A Tale of Two Op-Eds

Steve Benen laments that the recent op-ed by Michael O’Hanlon and Ken Pollack got so much attention while the one by seven junior enlisted veterans of the war has, in the words of Greg Sargent, “been met with near-total silence.”

In terms of blog coverage, at least, that’s not the case. The latter op-ed, published just two days ago, has already garnered 638 citations on Technorati compared to 1,287 for the three-week-old piece.

Since there isn’t a similar metric I’m aware of for readily comparing mainstream press coverage, let’s grant for the sake of discussion that the premise that it generated less discussion than its predecessor on television and the big media outlets.

Benen’s hypothesis that “seven U.S. troops challenging the conventional wisdom with a perspective that bolsters the Democratic perspective just isn’t newsworthy,” seems wildly implausible. For one thing, that we’re losing in Iraq is the conventional wisdom and has been for more than a year. For another, the press loves stories about Republicans opposing the war, veterans groups opposing the war, retired generals opposing the war, and pretty much anyone else opposing the war.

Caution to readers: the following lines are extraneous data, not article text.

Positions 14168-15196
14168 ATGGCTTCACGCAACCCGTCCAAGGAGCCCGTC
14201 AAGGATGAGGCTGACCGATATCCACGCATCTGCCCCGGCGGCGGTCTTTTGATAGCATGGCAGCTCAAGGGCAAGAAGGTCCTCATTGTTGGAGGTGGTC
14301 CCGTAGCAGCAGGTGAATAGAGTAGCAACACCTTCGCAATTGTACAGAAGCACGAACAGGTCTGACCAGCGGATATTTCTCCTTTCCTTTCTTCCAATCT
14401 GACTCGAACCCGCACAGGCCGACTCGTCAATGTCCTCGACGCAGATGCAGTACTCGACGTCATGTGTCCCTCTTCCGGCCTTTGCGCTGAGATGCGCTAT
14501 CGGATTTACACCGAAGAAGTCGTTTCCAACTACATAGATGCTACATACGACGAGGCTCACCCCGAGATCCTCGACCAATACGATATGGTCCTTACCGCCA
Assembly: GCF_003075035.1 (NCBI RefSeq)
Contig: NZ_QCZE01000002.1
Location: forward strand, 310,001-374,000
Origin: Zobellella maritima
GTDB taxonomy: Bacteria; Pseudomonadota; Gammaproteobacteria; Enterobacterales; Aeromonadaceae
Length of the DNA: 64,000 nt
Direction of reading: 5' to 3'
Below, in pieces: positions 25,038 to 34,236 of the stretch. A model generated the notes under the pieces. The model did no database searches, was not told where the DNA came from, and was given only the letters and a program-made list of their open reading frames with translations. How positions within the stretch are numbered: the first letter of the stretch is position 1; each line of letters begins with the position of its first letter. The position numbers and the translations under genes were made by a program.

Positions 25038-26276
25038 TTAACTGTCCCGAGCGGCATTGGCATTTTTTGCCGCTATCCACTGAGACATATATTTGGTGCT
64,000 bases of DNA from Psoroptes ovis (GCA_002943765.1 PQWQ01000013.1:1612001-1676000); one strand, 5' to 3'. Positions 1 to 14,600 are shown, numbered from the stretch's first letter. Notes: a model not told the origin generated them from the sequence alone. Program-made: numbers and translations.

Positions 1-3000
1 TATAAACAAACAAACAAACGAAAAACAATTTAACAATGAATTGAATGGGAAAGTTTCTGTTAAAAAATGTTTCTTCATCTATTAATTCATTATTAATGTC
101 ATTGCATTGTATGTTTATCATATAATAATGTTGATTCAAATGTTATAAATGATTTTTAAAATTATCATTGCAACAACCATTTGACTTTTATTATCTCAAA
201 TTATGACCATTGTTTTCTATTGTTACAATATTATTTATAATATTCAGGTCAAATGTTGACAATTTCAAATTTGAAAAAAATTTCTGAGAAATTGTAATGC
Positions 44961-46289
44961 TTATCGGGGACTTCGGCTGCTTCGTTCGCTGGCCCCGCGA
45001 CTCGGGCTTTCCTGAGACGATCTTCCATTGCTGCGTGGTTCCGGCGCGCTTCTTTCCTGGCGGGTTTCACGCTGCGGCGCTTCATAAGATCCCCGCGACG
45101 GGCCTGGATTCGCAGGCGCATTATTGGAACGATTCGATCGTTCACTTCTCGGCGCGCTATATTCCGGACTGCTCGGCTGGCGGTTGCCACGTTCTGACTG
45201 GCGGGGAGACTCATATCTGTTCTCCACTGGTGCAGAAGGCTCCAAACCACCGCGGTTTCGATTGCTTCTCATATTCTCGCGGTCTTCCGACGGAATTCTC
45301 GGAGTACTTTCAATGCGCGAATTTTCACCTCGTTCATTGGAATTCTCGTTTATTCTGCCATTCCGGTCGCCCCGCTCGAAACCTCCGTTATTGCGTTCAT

The simplest alternative explanation, it seems to me, is that two scholars from the prestigious Brookings Institution proclaiming something that goes contrary to the conventional wisdom is more newsworthy than seven junior enlisted men writing about grand strategy. The MSM places a lot of value on Ivy League degrees, after all. On paper, at least, O’Hanlon and Pollack are gen-yoo-wine experts while the seven snuffies were dealing with matters light years above their pay grade. On the other hand, if they’d written that morale among the troops was abysmal, rather than the opposite, I suspect they’d have gotten plenty of attention.